Searching over 5,500,000 cases.


searching
Buy This Entire Record For $7.95

Download the entire decision to receive the complete text, official citation,
docket number, dissents and concurrences, and footnotes for this case.

Learn more about what you receive with purchase of this case.

U.S. EX RE. GILYANA v. STERNES

December 21, 2001

UNITED STATES OF AMERICA EX REL. ESKHIRIA GILYANA, PETITIONER,
V.
JERRY L. STERNES, WARDEN, DIXON CORRECTIONAL CENTER, RESPONDENT.



The opinion of the court was delivered by: Ruben Castillo, United States District Judge.

MEMORANDUM OPINION AND ORDER

Eskhiria Guyana petitions this Court for a writ of habeas corpus, pursuant to 28 U.S.C. § 2254, attacking his state court solicitation of murder for hire conviction. Guyana raises eleven issues in his petition, including multiple trial court error and ineffective assistance of counsel claims. Respondent argues that Guyana's habeas corpus petition is untimely, pursuant to § 2244, in that Guyana filed his post-conviction petition more than six months after the denial of his direct petition for leave to appeal. Respondent asserts that, because the state courts determined that Gilyana's post-conviction petition was untimely without addressing the merits of the petition, the statute of limitations for filing his habeas corpus petition began to run on January 2, 1997. As Gilyana did not file his habeas corpus petition until July 2, 2000, after the statute of limitations had expired by more than two and a half years, Respondent contends that this Court must dismiss Gilyana's petition. After a thorough review of Guyana's petition and a careful reading of the state court record, we dismiss his petition for a writ of habeas corpus, with prejudice, pursuant to 28 U.S.C. § 2244(d)(1). (R. 1-1.)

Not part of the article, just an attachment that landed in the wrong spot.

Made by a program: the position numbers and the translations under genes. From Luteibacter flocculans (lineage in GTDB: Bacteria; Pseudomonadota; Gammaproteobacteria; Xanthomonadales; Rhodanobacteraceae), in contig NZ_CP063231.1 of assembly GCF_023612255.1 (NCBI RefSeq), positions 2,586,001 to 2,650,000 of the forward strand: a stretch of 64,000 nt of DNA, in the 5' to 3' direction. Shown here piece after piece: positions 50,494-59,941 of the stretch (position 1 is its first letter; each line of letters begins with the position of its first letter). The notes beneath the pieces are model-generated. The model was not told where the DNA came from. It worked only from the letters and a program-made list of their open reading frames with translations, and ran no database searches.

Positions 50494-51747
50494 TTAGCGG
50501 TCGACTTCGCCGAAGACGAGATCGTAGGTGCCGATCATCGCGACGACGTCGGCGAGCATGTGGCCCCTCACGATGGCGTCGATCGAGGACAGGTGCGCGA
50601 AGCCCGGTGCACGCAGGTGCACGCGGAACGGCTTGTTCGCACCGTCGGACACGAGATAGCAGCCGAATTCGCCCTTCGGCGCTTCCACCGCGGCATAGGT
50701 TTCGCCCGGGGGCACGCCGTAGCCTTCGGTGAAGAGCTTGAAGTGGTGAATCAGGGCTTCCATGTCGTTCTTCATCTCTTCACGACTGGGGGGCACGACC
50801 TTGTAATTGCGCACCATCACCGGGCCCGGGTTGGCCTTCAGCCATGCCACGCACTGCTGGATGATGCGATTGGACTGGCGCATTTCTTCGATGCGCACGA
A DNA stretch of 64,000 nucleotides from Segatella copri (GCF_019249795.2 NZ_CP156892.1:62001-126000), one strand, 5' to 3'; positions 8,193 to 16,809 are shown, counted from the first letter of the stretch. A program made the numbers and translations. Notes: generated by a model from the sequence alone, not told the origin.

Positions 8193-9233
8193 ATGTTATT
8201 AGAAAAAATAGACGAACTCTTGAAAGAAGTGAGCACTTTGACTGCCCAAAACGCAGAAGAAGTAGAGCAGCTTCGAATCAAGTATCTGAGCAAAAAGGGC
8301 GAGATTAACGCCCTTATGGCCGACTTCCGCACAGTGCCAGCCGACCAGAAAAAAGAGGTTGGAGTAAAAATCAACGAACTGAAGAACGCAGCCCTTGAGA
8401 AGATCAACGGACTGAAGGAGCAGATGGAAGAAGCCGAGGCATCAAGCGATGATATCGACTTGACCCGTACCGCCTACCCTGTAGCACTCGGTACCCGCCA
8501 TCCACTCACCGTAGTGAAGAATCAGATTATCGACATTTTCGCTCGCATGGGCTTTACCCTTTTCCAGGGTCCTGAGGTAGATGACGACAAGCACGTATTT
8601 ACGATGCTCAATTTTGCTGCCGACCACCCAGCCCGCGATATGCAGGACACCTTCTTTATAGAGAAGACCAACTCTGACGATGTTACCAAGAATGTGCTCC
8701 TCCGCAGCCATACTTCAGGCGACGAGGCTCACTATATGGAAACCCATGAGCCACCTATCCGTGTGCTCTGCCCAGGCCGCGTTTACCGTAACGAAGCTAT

RELEVANT FACTS

When considering a habeas corpus petition, the Court presumes that the factual determinations of the state court are correct. 28 U.S.C. § 2254(e)(1). Accordingly, we adopt the facts as set forth by the Illinois Appellate Court in People v. Gilyana, No. 1-95-0569 (Ill. App. Ct. Mar. 21, 1996), and People v. Gilyana, No. 1-98-2075 (Ill. App. Ct. Mar. 10, 2000).

Guyana was charged with the Class X felonies of solicitation of murder and solicitation of murder for hire. On November 22, 1994, following a bench trial before Judge William J. Hibbler, Gilyana was found guilty of solicitation of murder for hire. On January 10, 1995, Gilyana was sentenced to a prison term of twenty years, the minimum term for solicitation of murder for hire.

The evidence presented at trial established that Gilyana and Thomas "Rico" Younadam were brothers-in-law and held different opinions about the political situation in their native Iraq. In May 1993, Gilyana solicited and offered to pay $2,000 to Travis Harris to kill Younadam. Chicago police made court-authorized tape recordings of the conversations between Gilyana and Harris, and the tape recordings were introduced into evidence at trial. During one conversation, for example, after Harris falsely told Gilyana that he had killed Younadam, Guyana laughed.

Gilyana appealed his conviction to the Illinois Appellate Court and raised the following issues: (1) the trial court erred in denying Gilyana's motion to suppress evidence obtained by an improperly granted application for a consensual overhear because the application was insufficient in that it failed to show reasonable cause that a crime was about to be committed and was based on uncorroborated hearsay; and (2) the trial court erred in denying Guyana's request for a Franks v. Delaware hearing where it was shown through sworn testimony at trial that the informant provided false information for the application. On March 21, 1996, the Illinois Appellate Court affirmed Gilyana's conviction. Gilyana filed a petition for leave to appeal to the Illinois Supreme Court, raising the same issues as above. On October 2, 1996, the Illinois Supreme Court denied Gilyana's petition for leave to appeal.